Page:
Recipe #1: Coconut oil pan fried salmon + lemon parm bacon broccoli
Coconut Oil Pan Fried Salmon:
- Coat the bottom of pan with coconut oil and heat up over medium-low heat
- Season salmon to your liking (I did a little s+p+lemon pepper)
- Put that beautiful slab of pink deliciousness in your pan and watch that magic happen
- Cook until golden brown on one side (approx. 4 minutes or so)
- Flip with spatula to the skin side until it feels firm to the touch (I like to flake off a bit on the corner too, usually that means you’re good to go as well)
Lemon Parm Bacon Broccoli (cheese + bacon = you know this veggie is gonna be good)
Cute side note: So this is actually a recipe acquired from my husband which I’m pretty sure he acquired from his grandma.
- I use fresh broccoli so I cut apart the crown into florets (I used two small-medium sized crowns)
- Drizzle with coconut oil (or olive oil – I was sticking with the theme) and lemon juice
- Sprinkle with s+p, crumbled bacon bits, and freshly grated parmesan
- Stick in the oven for about 10ish minutes at 350* (I check after ten – you want the broccoli to soften a little and the parm to be completely melted)
Recipe #2: Salmon Orzo Salad over Kale
With you remaining pan fried salmon you are going to make the most delicious orzo salad that you will eat for dinner (and lunches for days!) the NEXT day. So much flavor the next day.)
- Leftover salmon
- Orzo pasta
- Red & green bell peppers
- Red Onion
- Green Onion
- Artichoke hearts (I used some we had that were in water – I’m sure marinated would be great too but I probably wouldn’t use so much dressing)
- Crumbled Goat Cheese or Feta
- Rosemary Balsamic Vinaigrette (I used Sprouts brand – you could totally do Italian too)
- Salt, Pepper, Dried Oregano
- Flake apart salmon with a fork into little pieces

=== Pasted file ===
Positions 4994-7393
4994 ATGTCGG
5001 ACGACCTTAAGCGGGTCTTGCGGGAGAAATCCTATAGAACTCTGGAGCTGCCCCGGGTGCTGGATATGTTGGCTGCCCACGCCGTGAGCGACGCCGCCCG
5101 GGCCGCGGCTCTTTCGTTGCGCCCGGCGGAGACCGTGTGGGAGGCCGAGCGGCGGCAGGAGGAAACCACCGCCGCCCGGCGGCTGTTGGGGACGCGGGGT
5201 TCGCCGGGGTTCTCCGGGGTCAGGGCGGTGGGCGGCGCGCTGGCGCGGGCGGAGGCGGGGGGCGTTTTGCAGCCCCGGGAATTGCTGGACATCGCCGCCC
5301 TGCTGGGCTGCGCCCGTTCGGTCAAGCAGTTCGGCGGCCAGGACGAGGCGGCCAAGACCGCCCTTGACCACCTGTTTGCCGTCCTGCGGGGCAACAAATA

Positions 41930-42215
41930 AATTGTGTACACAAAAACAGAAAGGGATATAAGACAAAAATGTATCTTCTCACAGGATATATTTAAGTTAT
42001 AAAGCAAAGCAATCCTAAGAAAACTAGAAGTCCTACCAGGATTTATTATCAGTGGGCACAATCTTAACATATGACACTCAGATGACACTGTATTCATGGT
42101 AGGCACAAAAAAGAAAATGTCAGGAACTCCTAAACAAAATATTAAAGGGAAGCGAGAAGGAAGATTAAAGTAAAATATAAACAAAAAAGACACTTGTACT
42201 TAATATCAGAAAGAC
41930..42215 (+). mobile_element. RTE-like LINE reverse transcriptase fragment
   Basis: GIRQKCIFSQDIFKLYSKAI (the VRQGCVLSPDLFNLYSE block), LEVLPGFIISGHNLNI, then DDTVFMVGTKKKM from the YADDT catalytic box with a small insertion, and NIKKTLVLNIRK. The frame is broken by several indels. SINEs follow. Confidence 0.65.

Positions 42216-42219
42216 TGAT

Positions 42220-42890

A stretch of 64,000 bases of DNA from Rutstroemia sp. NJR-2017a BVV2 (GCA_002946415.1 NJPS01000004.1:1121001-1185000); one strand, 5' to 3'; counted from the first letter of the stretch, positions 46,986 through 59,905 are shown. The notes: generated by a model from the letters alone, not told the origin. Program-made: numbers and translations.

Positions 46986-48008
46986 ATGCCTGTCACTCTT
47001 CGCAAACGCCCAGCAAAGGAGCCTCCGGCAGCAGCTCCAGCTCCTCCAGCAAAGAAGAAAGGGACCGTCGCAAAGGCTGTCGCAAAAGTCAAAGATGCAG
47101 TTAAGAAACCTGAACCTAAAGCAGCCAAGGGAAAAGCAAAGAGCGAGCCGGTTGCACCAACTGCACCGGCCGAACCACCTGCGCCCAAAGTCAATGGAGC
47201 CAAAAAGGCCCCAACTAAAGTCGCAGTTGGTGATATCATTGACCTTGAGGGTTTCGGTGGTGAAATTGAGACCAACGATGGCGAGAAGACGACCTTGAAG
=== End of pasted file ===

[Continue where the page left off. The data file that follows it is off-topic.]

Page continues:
- Cook orzo pasta according to package (I used Barilla which has about 2 cups and makes a TON – you could totally half that and you would probably have enough salad for 1 dinner and a couple lunches)
- Chop up your bell peppers, onions, artichoke hearts
- Combine salmon bits + bell peppers + onions + artichoke hearts +orzo and mix together
- Season to your liking with s+p and dried oregano
- Coat with Rosemary Balsamic Vinaigrette (I used about half the bottle)
- Fold in goat cheese crumbles
- Chill overnight and enjoy eating over a bed of fresh kale (optional)!
A few Saturdays ago we were having a quiet night in and I was really craving some Chinese takeout. Namely that delicious fried rice that every little hole in the wall Chinese restaurant does oh so perfectly. Fried and tossed to perfection but not the most nutritious in terms of healthy eating. The three ingredients I knew we had on hand at the time were rice, eggs, and oil. In an effort to use up some produce I added zucchini, chickpeas, and red peppers… not your usual mix-ins but I thought I would give it a try and to my surprise it actually turned out pretty darn delicious! Ingredients:
-2 cups brown rice
– cooked according to package (I usually have Minute Brown Rice on hand)
-1 red bell pepper chopped
-1 medium zucchini chopped
-1 small red onion chopped
-1 can of chickpeas
-olive oil (next time I’ll probably try coconut oil)
-dash of sesame seed oil
1. Cook rice according to directions on the box – like I said, I usually have Minute Brown Rice/Uncle Ben’s because it’s the easiest and our rice cooker intimidates me.
2. Lightly coat bottom of skillet with oil and toss cooked rice for 1-2 minutes
3. Add in chopped zucchini, onion, red bell pepper and toss until cooked through (I personally don’t like completely cooked bell peppers and prefer a little crunch so I add them in last to ensure the least possible amount of mushiness).
4. Crack two eggs into rice and break apart while continuing to toss mixture in the pan.
5. Add your sesame seed oil in last – this really rounded out all of the flavors and added a little extra something to a pretty simple dish.
5. Once your eggs are completely broken apart and cooked through – you’re done! Enjoy!